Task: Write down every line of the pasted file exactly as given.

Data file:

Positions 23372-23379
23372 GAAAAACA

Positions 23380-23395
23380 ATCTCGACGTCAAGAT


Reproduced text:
Positions 23372-23379
23372 GAAAAACA

Positions 23380-23395
23380 ATCTCGACGTCAAGAT